Reviewed by Judy Richter
That saying might come to mind during TheatreWorks' regional premiere of Eric Coble's "The Velocity of Autumn."
The person growing old here is no sissy. Quite the opposite.
Alexandra (Susan Greenhill) is a 79-year-old widow determined to live out her life in her Brooklyn home in 2006. Because of her arthritis and early dementia, though, two of her adult children, both New Yorkers, want her to move to a nursing home, a thought she vehemently opposes.
Therefore, she has barricaded herself in the second-floor apartment of the brownstone she owns, duct-taping the doors and piling furniture in front of them.
Moreover, she has placed homemade Molotov cocktails throughout the apartment and threatens to blow up herself, her building and the entire block if thwarted.
Hoping to dissuade her, her two New York children summon their younger brother, 40-something Chris (Mark Anderson Phillips), to come home from New Mexico after a 20-year absence and estrangement. The only way he can get into her home is to climb the tree in front and tumble through a window in the living room.
Thus begins a 90-minute, intermissionless dialogue as the two of them gradually reach some rapprochement. He and his mother are both artists, and, perhaps because he's gay, he seems more capable than his siblings of understanding her desire to determine how she lives her life and how it ends.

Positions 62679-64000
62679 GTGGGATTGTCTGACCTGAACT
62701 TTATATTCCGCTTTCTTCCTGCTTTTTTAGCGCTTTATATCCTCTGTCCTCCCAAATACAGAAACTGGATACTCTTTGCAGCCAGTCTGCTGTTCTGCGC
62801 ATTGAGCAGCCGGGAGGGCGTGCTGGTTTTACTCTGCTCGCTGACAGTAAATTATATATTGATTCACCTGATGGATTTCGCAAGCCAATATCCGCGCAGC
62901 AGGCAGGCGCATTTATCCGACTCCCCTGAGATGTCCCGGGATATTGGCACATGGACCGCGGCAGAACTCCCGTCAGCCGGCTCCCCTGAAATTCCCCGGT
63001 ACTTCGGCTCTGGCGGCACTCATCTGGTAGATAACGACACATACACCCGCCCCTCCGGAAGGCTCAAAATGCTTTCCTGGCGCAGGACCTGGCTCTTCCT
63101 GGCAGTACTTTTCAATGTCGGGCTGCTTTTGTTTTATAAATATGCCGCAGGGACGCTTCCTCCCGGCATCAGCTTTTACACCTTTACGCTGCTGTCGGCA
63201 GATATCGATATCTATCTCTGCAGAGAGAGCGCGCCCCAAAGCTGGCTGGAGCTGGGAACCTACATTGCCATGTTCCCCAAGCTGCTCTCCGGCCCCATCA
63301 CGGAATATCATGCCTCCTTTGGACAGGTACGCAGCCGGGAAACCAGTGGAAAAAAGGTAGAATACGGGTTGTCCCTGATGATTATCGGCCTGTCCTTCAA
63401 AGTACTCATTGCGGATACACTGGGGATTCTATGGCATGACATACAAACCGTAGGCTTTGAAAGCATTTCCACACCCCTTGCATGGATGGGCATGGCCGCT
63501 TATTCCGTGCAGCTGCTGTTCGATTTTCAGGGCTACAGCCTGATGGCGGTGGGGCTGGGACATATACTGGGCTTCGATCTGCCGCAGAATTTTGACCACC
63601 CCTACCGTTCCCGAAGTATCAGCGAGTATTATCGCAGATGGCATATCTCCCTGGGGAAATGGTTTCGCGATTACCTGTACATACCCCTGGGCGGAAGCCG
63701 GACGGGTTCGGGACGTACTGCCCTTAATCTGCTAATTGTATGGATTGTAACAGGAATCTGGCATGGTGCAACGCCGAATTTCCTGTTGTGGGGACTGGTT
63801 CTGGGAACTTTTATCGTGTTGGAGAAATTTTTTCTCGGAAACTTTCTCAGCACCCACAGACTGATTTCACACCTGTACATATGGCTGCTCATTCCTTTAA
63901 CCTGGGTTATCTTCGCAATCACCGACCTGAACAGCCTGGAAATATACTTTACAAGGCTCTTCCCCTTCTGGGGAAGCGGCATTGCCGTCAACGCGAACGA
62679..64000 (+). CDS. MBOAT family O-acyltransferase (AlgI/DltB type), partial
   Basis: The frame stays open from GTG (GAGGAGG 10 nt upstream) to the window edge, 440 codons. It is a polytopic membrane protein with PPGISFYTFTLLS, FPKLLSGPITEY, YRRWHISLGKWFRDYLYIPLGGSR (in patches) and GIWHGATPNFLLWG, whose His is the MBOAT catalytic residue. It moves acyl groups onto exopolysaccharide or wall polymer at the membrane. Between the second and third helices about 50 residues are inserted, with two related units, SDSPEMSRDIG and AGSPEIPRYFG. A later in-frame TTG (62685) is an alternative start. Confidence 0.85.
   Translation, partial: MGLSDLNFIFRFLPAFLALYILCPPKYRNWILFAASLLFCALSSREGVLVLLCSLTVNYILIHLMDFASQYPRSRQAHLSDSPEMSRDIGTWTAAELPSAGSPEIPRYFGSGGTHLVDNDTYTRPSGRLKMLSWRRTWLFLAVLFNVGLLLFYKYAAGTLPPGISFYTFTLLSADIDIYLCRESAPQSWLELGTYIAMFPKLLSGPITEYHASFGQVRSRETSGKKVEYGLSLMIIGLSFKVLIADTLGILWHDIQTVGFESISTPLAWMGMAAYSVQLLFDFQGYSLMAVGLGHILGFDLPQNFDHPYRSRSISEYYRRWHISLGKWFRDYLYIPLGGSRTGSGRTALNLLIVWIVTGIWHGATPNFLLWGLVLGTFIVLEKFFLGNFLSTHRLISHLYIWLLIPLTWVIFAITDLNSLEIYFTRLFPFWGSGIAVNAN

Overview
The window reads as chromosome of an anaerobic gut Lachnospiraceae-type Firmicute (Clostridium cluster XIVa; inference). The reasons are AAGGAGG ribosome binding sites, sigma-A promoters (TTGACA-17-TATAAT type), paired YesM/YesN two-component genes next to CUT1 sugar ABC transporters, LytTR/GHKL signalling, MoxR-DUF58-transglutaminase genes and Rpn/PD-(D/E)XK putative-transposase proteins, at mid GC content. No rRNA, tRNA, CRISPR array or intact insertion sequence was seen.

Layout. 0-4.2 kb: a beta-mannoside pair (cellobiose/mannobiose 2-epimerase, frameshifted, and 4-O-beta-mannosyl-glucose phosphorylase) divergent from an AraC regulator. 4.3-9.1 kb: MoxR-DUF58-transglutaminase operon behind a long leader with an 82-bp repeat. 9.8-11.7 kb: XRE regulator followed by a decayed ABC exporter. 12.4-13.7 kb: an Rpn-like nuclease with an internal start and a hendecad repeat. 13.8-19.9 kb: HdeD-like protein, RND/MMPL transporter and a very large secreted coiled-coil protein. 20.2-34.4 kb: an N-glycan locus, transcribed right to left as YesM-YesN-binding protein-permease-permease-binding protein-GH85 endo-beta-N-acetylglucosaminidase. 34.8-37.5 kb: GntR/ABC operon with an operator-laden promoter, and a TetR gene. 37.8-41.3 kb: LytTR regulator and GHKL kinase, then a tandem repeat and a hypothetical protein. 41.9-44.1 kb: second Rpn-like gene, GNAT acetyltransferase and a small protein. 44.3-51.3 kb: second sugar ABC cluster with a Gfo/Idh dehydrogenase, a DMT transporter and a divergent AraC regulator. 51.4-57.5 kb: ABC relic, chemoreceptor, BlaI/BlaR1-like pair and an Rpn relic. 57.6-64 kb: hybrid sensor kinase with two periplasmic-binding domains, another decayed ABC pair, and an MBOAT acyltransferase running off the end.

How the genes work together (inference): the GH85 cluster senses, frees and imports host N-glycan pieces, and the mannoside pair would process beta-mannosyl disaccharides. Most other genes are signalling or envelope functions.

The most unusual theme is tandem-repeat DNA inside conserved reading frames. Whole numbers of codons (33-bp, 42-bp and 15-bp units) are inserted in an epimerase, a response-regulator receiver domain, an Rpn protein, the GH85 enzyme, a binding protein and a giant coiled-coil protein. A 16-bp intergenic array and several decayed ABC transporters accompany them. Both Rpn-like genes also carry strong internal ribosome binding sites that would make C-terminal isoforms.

Despite the serious subject, the show is laced with humor, and some of the plot is predictable.
Directed by Giovanna Sardelli, the two actors carefully reveal their characters' emotions and motivations as they share memories and describe experiences.
The set by Andrew Boyce, costumes by Jill C. Bowers, lighting by Steven B Mannshardt and sound by Brendan Aanes add authenticity to the time and place.
In his program notes, TheatreWorks artistic director Robert Kelley says that the playwright "understands how the bewildering spring of youth and lingering summer of adulthood can give way in a moment to the surprising velocity of autumn."
Anyone who has experience with aging relatives or with their own aging will likely find parts of this play relevant to that experience.
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